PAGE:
The present invention provides an improved or at least alternative process for the continuous or semi-continuous production of thin walled ferrocement products.

In broad terms the invention may be said to comprise a process for the continuous or semi-continuous production of thin walled ferrocement products comprising the steps of:

forming a liquid or semi-liquid cement mortar including one or more agents for controlling the development of a plastic state

placing the mortar on a continuous or semi-continuous production apparatus while in the liquid or semi-liquid state with reinforcing for the product to produce a thin layer of the required wall thickness for said product, so that the thin layer of mortar surrounds the reinforcing of the ferrocement product,

allowing or causing the mortar to develop whilst on said production apparatus to a state wherein the mortar exhibits plasticity and cohesion sufficient to enable the mortar whilst in said plastic state to be removed from the production apparatus and subjected to any further operations required to form the ferrocement products,

removing the thin sheet of ferrocement so formed away from the production apparatus while in such plastic state, and

allowing the ferrocement sheet, or lengths to cure to a solid state thereof,

By `liquid` in relation to ferrocement mortar is meant that the mortar is sufficiently fluid to flow to take the shape of a container into which it is placed, under its own weight. By `semi-liquid` is meant that the mortar will do so partially, but requires external intervention such as vibration to do so completely.

By `plastic` in relation to ferrocement mortar in this specification is meant that the mortar is neither liquid nor semi-liquid but is a yielding solid normally retaining its own shape but capable of being moulded or permanently deformed under an external physical force, like clay, wax, or plasticene.

By `solid` is meant that the ferrocement has cured to a definite shape and exhibits permanent resistance to a deforming force, without excluding the possibility that the product may be temporarily deformed i.e. that the ferrocement product has a degree of elasticity.

By `cohesion` in referring to the liquid, semi-liquid, or plastic ferrocement mortar is meant a tendency for the mortar to remain internally united.

`Developing` refers to transformation of the `liquid` ferrocement mortar to `plastic` ferrocement mortar without fully `curing` the mortar into a `solid` state.

The process of the invention is carried out as a continuous or semi-continuous process. In a continuous production process the mortar is formed and placed continuously in some continuous production stream while in the liquid or semi-liquid state, and is removed therefrom at an output end thereof when in the plastic state achieved with the invention. In a semi-continuous production process the production stream may move in steps or stages, perhaps stopping at intervals for short periods to allow for curing of the mortar to a certain desired degree or the like, for example. Mortar formed in accordance with the invention possesses sufficient cohesion to withstand the rigours of such a continuous or semi-continuous production process and will also develop from the liquid or semi-liquid state in which it is formed to a state having sufficient cohesion and plasticity to enable the ferrocement sheet to be removed from the production apparatus and optionally formed by bending, pressing between dies, or forming into other shapes before being allowed to cure to a solid state, and in sufficient time to make such production processes a practical proposition.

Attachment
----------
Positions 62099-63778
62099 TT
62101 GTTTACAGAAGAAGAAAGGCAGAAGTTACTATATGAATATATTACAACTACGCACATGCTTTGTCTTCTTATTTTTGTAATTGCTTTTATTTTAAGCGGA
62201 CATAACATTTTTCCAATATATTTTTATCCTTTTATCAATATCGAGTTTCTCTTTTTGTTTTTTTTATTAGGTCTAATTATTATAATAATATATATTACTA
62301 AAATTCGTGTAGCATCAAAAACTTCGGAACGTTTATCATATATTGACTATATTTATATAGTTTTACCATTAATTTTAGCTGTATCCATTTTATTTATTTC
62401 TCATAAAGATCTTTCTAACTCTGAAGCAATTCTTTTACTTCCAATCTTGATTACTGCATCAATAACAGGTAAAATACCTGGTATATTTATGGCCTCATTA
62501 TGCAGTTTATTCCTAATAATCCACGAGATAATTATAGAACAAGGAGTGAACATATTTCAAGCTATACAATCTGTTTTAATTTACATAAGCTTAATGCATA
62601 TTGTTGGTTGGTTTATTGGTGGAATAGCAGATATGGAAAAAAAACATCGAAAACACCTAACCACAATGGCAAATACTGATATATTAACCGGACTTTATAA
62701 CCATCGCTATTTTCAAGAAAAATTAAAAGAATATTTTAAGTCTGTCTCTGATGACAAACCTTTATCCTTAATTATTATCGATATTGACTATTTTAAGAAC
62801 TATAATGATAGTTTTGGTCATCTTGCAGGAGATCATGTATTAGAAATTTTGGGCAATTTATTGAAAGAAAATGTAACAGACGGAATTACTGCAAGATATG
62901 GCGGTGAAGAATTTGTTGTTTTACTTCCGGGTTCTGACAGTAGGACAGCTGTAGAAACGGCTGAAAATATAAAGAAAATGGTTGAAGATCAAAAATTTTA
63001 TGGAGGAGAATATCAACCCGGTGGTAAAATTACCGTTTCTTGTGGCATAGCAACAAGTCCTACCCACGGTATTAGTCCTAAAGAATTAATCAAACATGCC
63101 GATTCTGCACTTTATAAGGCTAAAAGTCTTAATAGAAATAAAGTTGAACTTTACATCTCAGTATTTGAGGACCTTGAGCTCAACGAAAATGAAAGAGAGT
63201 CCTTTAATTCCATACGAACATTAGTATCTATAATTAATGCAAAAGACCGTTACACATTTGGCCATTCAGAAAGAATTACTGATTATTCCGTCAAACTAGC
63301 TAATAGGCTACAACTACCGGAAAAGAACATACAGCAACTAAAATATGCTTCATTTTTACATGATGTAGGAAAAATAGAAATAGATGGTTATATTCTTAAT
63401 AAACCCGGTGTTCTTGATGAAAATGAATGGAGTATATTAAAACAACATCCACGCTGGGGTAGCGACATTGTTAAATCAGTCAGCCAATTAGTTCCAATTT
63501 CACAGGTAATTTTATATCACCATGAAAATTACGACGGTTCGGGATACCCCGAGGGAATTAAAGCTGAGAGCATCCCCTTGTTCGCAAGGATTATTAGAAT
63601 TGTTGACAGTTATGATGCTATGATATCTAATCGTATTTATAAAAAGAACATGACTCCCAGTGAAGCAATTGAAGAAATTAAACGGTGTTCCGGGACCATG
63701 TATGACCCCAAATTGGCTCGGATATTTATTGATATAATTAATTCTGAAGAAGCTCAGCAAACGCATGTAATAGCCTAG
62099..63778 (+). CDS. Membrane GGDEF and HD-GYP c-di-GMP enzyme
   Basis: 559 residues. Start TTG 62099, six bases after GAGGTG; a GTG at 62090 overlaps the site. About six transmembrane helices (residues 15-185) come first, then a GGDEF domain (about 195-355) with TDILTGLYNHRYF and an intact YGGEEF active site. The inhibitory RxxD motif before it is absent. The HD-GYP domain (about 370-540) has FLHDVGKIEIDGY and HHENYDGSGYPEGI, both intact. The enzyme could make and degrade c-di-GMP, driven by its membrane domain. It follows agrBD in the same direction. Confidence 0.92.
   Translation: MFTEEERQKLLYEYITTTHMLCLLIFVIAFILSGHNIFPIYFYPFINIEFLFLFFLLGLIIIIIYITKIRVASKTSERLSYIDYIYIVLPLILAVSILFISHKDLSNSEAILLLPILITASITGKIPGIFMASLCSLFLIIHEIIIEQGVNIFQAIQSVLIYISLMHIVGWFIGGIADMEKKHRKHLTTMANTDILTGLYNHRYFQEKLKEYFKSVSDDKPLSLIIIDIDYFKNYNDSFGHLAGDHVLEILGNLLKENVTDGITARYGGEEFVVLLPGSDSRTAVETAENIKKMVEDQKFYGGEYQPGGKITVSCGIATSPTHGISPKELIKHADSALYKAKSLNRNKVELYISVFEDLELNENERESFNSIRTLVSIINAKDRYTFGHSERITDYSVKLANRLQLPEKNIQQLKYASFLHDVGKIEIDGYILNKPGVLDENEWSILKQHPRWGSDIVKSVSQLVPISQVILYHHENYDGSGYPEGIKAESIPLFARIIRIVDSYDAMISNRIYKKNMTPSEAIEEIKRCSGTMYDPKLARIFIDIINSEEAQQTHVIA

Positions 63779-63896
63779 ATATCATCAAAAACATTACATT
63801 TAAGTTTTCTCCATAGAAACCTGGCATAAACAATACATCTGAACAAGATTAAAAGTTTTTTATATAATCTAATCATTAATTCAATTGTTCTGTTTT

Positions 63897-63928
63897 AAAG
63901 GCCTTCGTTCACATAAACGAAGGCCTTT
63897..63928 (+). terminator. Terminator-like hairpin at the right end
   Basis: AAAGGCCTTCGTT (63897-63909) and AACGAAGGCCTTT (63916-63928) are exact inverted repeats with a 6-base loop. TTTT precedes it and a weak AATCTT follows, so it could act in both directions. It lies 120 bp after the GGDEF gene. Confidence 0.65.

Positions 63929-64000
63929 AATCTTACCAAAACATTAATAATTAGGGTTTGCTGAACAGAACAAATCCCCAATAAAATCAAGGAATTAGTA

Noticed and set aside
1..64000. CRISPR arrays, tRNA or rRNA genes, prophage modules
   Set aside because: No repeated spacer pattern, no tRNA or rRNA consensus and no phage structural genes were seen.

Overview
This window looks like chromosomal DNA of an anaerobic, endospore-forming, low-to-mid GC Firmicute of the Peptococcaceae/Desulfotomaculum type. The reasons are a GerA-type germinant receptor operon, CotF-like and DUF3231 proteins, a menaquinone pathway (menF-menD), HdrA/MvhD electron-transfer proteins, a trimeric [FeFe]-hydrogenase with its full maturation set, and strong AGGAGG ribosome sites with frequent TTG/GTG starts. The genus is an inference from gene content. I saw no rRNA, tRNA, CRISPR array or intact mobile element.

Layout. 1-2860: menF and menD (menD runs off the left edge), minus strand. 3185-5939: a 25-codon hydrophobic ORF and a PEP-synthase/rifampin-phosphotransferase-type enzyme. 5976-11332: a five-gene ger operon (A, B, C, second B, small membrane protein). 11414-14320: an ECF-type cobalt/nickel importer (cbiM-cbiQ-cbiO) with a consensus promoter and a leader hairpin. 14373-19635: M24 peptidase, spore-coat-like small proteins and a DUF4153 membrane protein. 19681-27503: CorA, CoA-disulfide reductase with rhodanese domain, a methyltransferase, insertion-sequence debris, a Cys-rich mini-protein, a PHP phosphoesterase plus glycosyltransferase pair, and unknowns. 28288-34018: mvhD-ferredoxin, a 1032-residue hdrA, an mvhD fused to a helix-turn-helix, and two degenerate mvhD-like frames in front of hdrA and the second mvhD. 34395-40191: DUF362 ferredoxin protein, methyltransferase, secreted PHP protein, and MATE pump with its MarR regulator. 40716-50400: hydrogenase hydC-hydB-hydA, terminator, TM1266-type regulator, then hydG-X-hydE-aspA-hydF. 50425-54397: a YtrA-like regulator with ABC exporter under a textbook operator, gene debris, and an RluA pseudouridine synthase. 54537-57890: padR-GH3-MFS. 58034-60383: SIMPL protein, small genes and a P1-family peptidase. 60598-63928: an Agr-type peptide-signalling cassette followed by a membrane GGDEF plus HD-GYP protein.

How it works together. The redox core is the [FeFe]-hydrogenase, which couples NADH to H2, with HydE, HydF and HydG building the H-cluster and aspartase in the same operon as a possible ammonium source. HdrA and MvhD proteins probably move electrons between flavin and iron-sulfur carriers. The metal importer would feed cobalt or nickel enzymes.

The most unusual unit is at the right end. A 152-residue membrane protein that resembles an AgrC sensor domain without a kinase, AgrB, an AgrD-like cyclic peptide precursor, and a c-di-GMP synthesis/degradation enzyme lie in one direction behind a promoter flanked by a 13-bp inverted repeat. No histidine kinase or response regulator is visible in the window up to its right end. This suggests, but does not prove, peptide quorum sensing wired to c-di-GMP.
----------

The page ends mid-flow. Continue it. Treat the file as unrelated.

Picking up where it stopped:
In processes of the invention the mortar may be placed as it is formed, and while in the liquid or semi-liquid state, on one end of a continuous or semi-continuous flat conveyor for example, as a thin sheet. The mortar will develop to reach the plastic state as it traverses the production conveyor. At the end of the conveyor lengths of the ferrocement sheet may be removed and they have sufficient cohesion and plasticity to withstand removal before full curing. Plasticity is achieved in times which enable the production apparatus to be of a length which can practically be housed in a factory. A conveyor of length 10 to 60 meters moving at a belt speed of 0.5 to 2 meters per minute may be used, for example. The lengths of ferrocement sheet may be stacked to cure fully, or may while in the plastic state be bent to form products such as right angle or U profile elements and the like, or bent, rolled, wrapped or otherwise formed to products such as cylinders, domes, and polygonal or other shapes. The mortar will have sufficient cohesion and plasticity to enable forming to this shape and to retain this shape after removal from the conveyor.

Preferably the agent or agents for causing or controlling the development of a plastic state in the mortar comprise one or more of any particle reducing agent (or water dispersant) which will control the development of a plastic state in the mortar by reducing the water requirement which would otherwise be necessary to achieve a given amount of plasticity in the mortar, any polymer agent which will enhance cohesion and plasticity in the mortar by forming a polymer lattice therein, and/or any ultra fine powdered material or other material or agent which will enhance cohesion and plasticity of the mortar.